The Social Ecology of Parenting: Systematically Modeling The Antecedents of Supportive and Intrusive Parenting
Date of Award
Doctor of Philosophy
Brian K. Barber
Greer Litton Fox, Suzanne B. Kurth, Hoan Bui
One of the significant contributions of this study is its inclusion of the role of social contextual factors in determining parenting. I built on the ecological model proposed by Belsky (1984). As such, the parenting model tested in this dissertation included individual level determinants of parenting: 1) parent characteristics (e.g., developmental history), and 2) child characteristics (e.g., behavior problems). Yet, rather than include a social context domain as described by Belsky, I distinguished between within family context (e.g., interparental hostility) and external to family context (e.g., work-family conflict, neighborhood disorganization) as social contextual sources of stress and support to the parent-child relationship.
A second significant contribution of this study is attention to parent gender. I included assessments of both mother and father parenting and specifically test for hypothesized differences in how the predictive model might operate differently depending on the parent’s gender. It is important to note further that the accomplishment of this examination of parent gender involved the use of a methodology that is itself an important contribution to the existing work. Specifically, my methodology involves simultaneous testing of mother and father data, something that has not typically been done in past studies. Critically, this methodology controls for any overlap or similarity between mother and father parenting and thereby allows for a better test of the uniqueness of mother and father parenting and of patterns of predicting mother and father parenting.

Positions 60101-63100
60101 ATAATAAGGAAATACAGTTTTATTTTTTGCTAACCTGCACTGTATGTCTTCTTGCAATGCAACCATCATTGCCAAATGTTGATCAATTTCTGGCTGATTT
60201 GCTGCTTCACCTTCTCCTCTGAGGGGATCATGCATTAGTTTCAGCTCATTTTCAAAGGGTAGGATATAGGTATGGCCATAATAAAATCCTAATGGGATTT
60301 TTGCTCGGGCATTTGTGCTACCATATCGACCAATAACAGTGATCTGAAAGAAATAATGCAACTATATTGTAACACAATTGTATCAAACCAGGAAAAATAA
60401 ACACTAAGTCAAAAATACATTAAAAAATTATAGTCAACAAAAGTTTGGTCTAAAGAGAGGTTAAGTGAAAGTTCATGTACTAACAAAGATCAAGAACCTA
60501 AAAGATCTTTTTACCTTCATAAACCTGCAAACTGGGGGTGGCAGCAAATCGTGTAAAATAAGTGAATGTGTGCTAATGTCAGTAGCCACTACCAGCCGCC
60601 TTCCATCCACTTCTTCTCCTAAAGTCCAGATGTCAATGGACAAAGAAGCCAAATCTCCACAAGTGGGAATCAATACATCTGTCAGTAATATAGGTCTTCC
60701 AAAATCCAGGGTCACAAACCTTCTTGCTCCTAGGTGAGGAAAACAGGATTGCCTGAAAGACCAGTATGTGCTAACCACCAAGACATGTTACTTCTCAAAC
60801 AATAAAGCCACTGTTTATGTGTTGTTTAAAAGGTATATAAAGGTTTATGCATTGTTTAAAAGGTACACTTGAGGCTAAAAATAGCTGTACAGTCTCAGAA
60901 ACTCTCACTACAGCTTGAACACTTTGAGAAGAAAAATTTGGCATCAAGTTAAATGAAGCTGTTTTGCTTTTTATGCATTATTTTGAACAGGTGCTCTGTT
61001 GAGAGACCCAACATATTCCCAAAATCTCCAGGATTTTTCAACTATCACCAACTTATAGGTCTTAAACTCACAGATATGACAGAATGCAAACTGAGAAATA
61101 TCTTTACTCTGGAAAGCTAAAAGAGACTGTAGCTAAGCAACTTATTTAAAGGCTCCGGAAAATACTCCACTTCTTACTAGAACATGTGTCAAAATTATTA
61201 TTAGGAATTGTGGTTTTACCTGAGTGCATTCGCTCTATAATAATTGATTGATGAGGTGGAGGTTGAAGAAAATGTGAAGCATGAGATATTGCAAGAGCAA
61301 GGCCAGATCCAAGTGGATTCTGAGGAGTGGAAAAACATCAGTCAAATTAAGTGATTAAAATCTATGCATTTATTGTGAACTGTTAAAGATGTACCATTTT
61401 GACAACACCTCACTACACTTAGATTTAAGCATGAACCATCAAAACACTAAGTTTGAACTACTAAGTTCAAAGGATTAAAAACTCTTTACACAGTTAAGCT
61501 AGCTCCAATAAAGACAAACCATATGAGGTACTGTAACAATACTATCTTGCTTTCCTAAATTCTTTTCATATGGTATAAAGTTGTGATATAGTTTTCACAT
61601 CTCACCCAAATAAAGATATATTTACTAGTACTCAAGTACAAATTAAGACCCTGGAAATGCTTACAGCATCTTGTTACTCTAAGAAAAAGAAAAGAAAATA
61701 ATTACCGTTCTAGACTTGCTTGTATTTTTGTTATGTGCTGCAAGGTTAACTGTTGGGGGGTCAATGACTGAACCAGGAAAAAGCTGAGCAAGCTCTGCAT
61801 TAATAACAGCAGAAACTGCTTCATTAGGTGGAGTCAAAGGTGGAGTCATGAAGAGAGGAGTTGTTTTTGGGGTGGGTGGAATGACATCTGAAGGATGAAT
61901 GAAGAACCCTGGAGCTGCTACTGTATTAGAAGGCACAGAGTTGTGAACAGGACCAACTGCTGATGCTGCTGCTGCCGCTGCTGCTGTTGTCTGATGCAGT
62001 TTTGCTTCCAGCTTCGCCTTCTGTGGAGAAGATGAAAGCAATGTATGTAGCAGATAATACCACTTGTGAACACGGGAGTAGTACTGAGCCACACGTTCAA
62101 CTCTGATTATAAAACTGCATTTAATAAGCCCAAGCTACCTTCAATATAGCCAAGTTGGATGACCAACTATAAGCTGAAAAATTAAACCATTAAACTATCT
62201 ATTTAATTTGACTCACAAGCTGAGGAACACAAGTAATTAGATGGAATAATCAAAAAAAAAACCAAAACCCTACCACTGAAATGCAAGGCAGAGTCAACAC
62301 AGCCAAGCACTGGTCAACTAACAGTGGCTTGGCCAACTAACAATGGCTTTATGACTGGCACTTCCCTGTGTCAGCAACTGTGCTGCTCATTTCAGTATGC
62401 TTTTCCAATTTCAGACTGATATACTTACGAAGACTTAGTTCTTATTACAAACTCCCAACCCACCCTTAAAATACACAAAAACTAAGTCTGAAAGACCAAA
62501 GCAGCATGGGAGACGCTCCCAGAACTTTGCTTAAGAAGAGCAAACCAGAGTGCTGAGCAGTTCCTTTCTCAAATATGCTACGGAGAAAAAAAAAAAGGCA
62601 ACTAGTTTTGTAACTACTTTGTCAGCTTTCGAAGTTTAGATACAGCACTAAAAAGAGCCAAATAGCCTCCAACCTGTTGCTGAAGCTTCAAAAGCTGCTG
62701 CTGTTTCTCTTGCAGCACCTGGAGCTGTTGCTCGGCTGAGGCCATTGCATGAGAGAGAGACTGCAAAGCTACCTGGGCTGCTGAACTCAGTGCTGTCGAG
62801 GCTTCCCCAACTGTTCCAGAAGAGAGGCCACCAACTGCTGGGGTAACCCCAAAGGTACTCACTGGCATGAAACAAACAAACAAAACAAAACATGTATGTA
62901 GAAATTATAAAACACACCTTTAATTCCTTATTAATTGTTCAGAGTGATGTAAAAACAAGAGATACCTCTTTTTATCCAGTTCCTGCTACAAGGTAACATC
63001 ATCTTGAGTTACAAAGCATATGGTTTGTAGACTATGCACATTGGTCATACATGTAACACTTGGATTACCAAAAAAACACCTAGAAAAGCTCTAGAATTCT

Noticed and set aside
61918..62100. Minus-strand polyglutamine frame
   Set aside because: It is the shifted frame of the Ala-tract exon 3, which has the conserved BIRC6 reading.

This study employed parent reported data from the NIMH-funded Ogden Youth and Family Project, a longitudinal, sequential-cohort study of families with adolescent children (N = 933). Using structural equation modeling, we found that the model adequately fit the data while direct and indirect effects on parenting were found. The individual level parenting determinants of child behavior problems and parental depression were significantly directly associated with parenting, particularly for fathers. The within family contextual variable of covert marital conflict was directly associated with father parenting, and directly and indirectly associated with mother intrusive parenting through maternal depression. As risk factors external to the family, workfamily conflict was not significantly related to parenting, and neighborhood disorganization was indirectly related to intrusive mothering (but not her supportive parenting or to father’s parenting), through elevated levels of marital conflict and depression.
Schluterman, Julie A., "The Social Ecology of Parenting: Systematically Modeling The Antecedents of Supportive and Intrusive Parenting. " PhD diss., University of Tennessee, 2007.